The first bubble – or bulb – that burst

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Tulip mania or tulipomania was a period in Dutch history when contract prices for bulbs of the newly introduced tulip reached extraordinarily high levels and then crashed.

At the tip of tulip mania in February 1637, tulip contracts sold for more than ten times the annual income of a skilled craftsman. Consequently, tulipomania has become shorthand for any bubble – or bulb – that burst.

British journalist Charles Mackay’s book Extraordinary Popular Delusions and the Madness of Crowds, written in 1841, recorded the events although – as with many journalistic accounts particularly those hailing from Britain – it was later ascribed a certain degree of artistic licence and hyperbole. Mr Mackay reported that at one point twelve acres of land were offered for a single prized bulb.

So, aside from being the first recorded example of market fever, it is among the earliest examples of hack-fuelled exaggeration.

At least one painting from the time, by Hendrik Gerritsz Pot depicts the overheating bulb market in pictorial allegory. In this work, Flora, the goddess of flowers, is blown by the wind and rides with a tippler, money changers, and a two-faced woman. They are followed by dissolute Haarlem weavers, on their way to destruction in the sea.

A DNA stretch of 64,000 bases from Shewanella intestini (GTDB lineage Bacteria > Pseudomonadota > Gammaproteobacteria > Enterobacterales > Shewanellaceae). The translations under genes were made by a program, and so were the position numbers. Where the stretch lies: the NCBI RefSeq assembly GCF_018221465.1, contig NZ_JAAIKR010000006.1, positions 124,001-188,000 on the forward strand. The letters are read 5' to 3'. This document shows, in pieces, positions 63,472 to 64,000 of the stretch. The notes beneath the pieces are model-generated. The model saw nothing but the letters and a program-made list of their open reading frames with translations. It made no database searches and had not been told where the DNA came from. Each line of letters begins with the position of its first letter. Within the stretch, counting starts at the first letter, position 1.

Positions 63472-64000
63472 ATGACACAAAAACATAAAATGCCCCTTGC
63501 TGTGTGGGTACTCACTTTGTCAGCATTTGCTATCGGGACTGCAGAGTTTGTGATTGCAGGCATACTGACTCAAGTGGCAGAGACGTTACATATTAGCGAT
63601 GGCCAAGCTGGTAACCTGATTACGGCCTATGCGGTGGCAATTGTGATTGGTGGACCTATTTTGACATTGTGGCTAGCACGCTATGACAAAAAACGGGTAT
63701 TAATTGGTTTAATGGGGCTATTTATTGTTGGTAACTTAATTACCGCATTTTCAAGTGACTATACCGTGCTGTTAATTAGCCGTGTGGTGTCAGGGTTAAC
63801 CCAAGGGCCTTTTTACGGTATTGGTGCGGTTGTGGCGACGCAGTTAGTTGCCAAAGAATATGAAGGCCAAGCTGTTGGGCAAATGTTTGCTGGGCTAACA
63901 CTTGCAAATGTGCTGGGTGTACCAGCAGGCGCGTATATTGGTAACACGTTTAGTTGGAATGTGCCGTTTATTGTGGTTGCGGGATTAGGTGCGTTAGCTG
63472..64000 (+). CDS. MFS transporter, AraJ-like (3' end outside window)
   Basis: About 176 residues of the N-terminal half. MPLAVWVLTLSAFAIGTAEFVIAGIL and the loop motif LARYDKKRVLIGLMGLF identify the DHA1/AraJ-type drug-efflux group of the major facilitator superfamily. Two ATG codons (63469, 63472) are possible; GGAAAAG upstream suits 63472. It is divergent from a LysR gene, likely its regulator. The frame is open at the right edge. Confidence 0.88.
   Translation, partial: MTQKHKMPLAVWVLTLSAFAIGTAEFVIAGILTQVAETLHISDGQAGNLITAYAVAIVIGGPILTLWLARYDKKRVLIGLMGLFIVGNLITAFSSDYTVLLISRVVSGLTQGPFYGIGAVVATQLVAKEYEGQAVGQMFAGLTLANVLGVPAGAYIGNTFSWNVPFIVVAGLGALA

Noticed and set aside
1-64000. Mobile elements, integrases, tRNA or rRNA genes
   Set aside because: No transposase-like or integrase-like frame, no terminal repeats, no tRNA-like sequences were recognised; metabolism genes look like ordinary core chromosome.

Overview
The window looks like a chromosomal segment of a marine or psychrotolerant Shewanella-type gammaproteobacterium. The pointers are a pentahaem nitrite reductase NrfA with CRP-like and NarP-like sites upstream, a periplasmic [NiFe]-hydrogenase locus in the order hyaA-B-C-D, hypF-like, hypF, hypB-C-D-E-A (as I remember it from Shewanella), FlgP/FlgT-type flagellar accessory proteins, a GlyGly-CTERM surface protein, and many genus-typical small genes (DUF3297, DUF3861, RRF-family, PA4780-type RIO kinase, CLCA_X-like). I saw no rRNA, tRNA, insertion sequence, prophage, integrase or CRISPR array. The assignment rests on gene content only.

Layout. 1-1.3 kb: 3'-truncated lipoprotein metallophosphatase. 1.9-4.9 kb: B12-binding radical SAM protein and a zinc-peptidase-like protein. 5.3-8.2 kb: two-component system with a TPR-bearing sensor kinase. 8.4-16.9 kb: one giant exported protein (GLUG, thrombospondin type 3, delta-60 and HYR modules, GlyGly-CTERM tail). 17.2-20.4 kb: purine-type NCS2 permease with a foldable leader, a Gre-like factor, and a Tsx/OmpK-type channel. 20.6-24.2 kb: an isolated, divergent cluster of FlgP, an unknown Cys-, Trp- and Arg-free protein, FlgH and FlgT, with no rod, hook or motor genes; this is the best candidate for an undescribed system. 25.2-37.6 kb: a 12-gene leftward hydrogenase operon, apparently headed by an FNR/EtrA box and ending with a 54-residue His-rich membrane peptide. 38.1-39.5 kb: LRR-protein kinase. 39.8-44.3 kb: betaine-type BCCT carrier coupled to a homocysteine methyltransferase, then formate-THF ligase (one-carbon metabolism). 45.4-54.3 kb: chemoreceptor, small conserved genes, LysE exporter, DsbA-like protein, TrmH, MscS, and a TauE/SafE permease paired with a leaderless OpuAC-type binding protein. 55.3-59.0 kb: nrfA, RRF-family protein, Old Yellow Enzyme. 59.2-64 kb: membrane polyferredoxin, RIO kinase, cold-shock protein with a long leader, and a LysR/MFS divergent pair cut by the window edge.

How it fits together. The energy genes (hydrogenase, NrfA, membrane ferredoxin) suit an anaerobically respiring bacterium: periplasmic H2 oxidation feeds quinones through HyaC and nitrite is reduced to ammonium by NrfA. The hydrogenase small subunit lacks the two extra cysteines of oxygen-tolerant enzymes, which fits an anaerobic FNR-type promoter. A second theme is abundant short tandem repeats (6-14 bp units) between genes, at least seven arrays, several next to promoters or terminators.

It is hard to imagine that a flower that was in time to become commonplace in certain parts of Europe was a coveted luxury item and status symbol when introduced. Bulbs came as single colours such as red, yellow, or white or the multi-coloured, red, pink or purple on a white background or red, brown or purple on yellow background. Mixed colours were most prized.

But all that glistened was not gold, tulip petal or otherwise. The most distinctively coloured tulips, it later came to light, displayed these characteristics as a result of being infected with a virus.